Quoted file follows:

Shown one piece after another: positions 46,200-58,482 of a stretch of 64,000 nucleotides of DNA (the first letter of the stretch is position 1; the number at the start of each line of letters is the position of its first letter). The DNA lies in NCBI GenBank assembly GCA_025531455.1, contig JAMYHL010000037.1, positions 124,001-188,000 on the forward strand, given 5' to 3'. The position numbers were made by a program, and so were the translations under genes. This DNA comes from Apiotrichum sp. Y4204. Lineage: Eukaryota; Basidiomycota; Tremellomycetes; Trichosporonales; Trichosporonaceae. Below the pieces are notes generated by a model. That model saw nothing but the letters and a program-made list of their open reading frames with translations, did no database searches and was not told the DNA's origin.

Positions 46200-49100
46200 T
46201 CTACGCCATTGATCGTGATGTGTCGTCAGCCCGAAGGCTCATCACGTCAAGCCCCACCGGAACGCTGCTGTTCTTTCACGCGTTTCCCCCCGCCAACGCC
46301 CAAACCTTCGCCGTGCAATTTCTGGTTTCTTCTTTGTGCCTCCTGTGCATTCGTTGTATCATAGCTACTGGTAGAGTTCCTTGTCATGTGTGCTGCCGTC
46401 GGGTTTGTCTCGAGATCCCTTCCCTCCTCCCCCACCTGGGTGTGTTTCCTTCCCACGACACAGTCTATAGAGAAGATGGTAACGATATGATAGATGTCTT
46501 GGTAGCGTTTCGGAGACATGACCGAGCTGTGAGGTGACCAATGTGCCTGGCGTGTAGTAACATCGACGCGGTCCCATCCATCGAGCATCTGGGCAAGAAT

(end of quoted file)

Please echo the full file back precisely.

Shown one piece after another: positions 46,200-58,482 of a stretch of 64,000 nucleotides of DNA (the first letter of the stretch is position 1; the number at the start of each line of letters is the position of its first letter). The DNA lies in NCBI GenBank assembly GCA_025531455.1, contig JAMYHL010000037.1, positions 124,001-188,000 on the forward strand, given 5' to 3'. The position numbers were made by a program, and so were the translations under genes. This DNA comes from Apiotrichum sp. Y4204. Lineage: Eukaryota; Basidiomycota; Tremellomycetes; Trichosporonales; Trichosporonaceae. Below the pieces are notes generated by a model. That model saw nothing but the letters and a program-made list of their open reading frames with translations, did no database searches and was not told the DNA's origin.

Positions 46200-49100
46200 T
46201 CTACGCCATTGATCGTGATGTGTCGTCAGCCCGAAGGCTCATCACGTCAAGCCCCACCGGAACGCTGCTGTTCTTTCACGCGTTTCCCCCCGCCAACGCC
46301 CAAACCTTCGCCGTGCAATTTCTGGTTTCTTCTTTGTGCCTCCTGTGCATTCGTTGTATCATAGCTACTGGTAGAGTTCCTTGTCATGTGTGCTGCCGTC
46401 GGGTTTGTCTCGAGATCCCTTCCCTCCTCCCCCACCTGGGTGTGTTTCCTTCCCACGACACAGTCTATAGAGAAGATGGTAACGATATGATAGATGTCTT
46501 GGTAGCGTTTCGGAGACATGACCGAGCTGTGAGGTGACCAATGTGCCTGGCGTGTAGTAACATCGACGCGGTCCCATCCATCGAGCATCTGGGCAAGAAT